Phone Booth is a thriller film that doesn't actually need countless car chase scenes and long hours to keep its plot going. After all, what the movie has to show for you to get hooked is simply an anonymous phone booth call to an arrogant New York city publicist. Throughout the film's duration, Collin Farrell will make your heart race while he's actually stuck in a life-and-death situation against a psychotic sniper's threats.
Film noir is described as Hollywood crime dramas with a focus on cynical attitudes, dark wit, and sexual motivations. Similarly, neo-noir runs on the same style, albeit with a more updated style, visual element, and themes, among others.
Did you know that Quentin Tarantino, a filmmaker famous for creating films with neo-noir features, has a knack for connecting all his films, both intricately and in passing? A good example of these movies existing within one universe come from two characters in different Tarantino movies, particularly Mr. Blonde and Vincent Vega. Mr. Blonde, whose real name was Victor Vega and was the antagonist for Reservoir Dogs, was revealed to be Vincent's brother, who in turn was the protagonist for Pulp Fiction.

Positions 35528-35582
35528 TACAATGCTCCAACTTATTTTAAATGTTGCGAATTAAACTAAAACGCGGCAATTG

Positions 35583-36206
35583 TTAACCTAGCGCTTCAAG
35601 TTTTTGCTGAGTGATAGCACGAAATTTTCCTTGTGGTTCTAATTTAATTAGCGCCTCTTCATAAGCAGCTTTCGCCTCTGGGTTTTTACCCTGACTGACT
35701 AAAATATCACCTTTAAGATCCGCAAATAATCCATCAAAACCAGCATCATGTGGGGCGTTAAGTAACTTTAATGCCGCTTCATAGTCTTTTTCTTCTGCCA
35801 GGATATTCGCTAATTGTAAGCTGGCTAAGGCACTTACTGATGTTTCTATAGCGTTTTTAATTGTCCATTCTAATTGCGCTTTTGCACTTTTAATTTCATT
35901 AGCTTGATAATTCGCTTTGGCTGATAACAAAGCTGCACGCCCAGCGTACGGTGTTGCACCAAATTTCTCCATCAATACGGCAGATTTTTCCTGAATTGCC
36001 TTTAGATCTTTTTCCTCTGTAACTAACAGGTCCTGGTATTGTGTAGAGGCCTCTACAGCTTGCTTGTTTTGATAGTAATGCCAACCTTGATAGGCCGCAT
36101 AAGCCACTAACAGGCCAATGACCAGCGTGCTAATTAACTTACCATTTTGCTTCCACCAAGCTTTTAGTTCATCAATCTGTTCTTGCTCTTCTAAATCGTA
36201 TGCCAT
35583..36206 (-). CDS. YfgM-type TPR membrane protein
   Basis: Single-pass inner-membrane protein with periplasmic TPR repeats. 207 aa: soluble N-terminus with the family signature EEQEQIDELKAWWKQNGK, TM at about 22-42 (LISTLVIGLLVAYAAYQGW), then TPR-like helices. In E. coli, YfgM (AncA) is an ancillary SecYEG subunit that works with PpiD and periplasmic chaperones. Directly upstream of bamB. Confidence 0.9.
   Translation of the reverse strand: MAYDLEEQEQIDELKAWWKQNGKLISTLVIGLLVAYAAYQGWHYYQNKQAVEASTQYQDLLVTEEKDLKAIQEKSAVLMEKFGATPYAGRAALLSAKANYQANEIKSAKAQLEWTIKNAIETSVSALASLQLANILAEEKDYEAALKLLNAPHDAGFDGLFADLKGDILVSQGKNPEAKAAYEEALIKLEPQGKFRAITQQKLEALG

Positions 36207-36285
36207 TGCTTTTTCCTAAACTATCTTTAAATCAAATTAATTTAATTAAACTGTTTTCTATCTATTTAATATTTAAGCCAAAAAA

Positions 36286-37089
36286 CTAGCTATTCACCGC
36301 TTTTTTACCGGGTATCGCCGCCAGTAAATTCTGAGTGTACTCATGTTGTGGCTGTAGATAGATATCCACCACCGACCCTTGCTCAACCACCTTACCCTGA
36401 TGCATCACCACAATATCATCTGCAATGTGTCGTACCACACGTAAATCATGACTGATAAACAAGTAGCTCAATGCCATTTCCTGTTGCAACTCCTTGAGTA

Back then, modern film noir movies, sometimes called neo-noirs, have become popular amongst present-day fans and have gathered a cult following. Contrary to popular belief, noir and neo-noir films don't have to exclusively center around a city detective against the underworld of organized crime. Oftentimes, neo-noir films focus on an interplay of lights and shadows, the blurred lines of what is morally right or wrong, a motivation for revenge, and contains an overall dark and cynical aesthetic.
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